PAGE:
Many people say rescue dogs make the best companions because they are grateful. That may or may not be true but rescue dogs certainly deserve a wonderful home and some training. Some have issues but usually it is easier to train a rescue dog than it is to train a puppy.
How to Train a Rescue Dog
Assess your new rescue dog. If you got your dog from a rescue where he spent time in a foster home, the foster owner will be able to tell you a lot about the dog. Usually they know how he is with other dogs, cats, children and his general level of training so you have a head start.
If your rescue dog came from a shelter, you will need to watch and learn what, if any, issues he has and what sort of training he needs.
Start teaching your dog that people are friendly. Many people think their rescue dog has been “abused” because he acts shy or barks at people. Usually these dogs have not been abused but have not been socialized well so they don’t trust people.
Get in the habit of carrying a small bag of yummy treats when your dog is meeting new people. Have people give him a treat and pet him gently under the chin or ears if he seems nervous. Don’t push him into situations he is not comfortable with, give him time to learn to trust.
Teach your rescue dog to sit on command if he doesn’t already know how. This is a very useful command for any dog to learn. He can sit while being petted by people instead of jumping up. He can sit at curbs when you’re on walks. Use a treat and lure him by moving it over his head until he sits. Once he has the idea, reinforce it by having him sit for meals, to go in and out the door and for treats. Not only will he be well-mannered but he will realize that you are in charge and he can make good things happen by sitting politely.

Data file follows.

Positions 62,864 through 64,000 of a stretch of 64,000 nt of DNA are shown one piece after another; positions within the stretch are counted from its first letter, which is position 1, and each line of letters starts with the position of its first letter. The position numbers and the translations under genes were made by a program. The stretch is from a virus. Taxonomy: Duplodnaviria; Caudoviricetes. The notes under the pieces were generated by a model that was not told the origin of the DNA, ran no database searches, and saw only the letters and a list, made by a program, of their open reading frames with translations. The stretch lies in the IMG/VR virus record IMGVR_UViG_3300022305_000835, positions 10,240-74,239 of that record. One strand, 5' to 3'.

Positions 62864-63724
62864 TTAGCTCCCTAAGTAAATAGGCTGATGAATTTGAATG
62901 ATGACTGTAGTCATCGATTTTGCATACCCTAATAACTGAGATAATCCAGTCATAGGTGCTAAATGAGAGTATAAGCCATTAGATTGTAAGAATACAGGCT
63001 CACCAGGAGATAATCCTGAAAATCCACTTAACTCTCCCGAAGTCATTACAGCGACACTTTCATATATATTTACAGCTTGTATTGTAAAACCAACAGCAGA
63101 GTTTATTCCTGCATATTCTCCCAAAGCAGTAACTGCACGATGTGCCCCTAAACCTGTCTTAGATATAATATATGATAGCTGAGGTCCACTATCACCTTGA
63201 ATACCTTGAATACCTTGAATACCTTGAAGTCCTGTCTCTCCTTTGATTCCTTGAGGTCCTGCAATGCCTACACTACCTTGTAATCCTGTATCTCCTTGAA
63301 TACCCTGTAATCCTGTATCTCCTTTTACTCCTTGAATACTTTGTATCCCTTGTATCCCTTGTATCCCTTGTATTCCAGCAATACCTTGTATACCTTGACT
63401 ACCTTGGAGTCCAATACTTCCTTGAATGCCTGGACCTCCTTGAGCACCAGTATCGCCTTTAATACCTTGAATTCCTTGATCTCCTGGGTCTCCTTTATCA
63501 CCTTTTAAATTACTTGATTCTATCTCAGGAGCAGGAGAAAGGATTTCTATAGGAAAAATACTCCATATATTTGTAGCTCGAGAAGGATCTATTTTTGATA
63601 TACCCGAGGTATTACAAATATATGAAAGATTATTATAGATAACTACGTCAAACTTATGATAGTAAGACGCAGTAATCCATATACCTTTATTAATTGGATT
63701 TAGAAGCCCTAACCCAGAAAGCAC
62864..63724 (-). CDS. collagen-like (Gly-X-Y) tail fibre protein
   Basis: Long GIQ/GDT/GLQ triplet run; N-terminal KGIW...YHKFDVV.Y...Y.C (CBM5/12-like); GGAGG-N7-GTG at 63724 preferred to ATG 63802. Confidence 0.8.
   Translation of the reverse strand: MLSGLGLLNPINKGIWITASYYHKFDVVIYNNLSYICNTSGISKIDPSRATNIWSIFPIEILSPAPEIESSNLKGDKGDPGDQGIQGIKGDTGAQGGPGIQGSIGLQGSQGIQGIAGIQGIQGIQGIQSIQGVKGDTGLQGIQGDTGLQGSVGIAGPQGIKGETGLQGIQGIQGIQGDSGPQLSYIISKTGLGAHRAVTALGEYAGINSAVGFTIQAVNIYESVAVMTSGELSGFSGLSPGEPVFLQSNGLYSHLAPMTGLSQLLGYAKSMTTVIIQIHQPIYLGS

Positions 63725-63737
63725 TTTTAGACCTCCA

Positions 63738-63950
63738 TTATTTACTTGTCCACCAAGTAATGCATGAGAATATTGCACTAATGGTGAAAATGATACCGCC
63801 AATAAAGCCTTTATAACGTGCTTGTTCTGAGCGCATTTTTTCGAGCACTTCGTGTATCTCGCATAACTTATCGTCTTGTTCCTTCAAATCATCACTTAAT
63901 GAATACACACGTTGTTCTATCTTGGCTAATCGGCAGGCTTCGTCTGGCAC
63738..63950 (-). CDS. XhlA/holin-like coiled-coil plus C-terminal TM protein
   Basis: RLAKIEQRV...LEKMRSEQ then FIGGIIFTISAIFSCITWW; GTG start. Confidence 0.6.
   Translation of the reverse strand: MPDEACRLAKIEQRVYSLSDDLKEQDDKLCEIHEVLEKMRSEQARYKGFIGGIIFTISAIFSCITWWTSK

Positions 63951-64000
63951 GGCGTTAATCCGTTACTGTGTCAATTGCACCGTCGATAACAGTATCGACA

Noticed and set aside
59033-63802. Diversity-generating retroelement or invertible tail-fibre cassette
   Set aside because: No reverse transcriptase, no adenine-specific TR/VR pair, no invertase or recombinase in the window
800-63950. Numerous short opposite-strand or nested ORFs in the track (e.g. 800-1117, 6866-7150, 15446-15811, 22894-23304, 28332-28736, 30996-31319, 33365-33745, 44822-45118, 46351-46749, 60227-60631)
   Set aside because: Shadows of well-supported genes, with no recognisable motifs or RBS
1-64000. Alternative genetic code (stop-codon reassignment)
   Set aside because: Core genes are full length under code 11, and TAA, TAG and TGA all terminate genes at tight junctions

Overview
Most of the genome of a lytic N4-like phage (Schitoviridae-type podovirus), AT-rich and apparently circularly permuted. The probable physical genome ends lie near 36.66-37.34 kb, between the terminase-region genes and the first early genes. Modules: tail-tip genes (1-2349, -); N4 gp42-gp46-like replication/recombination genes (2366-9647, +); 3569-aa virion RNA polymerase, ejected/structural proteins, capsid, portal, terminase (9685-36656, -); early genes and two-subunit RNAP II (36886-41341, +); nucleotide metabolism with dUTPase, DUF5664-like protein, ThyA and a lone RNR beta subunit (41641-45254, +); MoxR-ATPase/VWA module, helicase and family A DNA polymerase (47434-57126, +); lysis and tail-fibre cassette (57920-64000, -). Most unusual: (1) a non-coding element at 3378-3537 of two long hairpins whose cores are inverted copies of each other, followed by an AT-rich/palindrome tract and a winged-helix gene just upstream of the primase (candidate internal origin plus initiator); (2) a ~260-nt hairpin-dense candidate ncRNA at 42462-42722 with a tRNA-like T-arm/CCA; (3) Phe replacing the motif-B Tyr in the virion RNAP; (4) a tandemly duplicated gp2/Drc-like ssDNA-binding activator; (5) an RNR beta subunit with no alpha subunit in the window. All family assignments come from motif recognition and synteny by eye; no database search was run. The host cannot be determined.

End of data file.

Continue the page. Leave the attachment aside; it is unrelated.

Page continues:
Get your rescue dog used to a crate. Not every dog needs to be crated while you are away from home of course. But until you know whether he gets anxious, destructive, or won’t potty in the house in your absence, a crate is a wonderful tool. Give him his meals in his crate. If he likes to play fetch or tug, throw the toy into the crate so he associates it with fun things.
Be consistent with all your commands and rewards. Use the same words for everything and before you know it your dog will have a big vocabulary. Have words for every action — going in and out, sitting, going to crate, play time, eating, going in the car, going for a walk. If you use the same word each time your dog will quickly make the association and you can then use that word as a command.
Take a basic obedience class. Dogs of any age can take basic obedience classes, they are not just for puppies. Group classes are fun and inexpensive and you and your new dog will both learn a lot. As a bonus your dog will learn to pay attention to you around distractions and if he has any issues with other dogs, the trainer will help you work through them.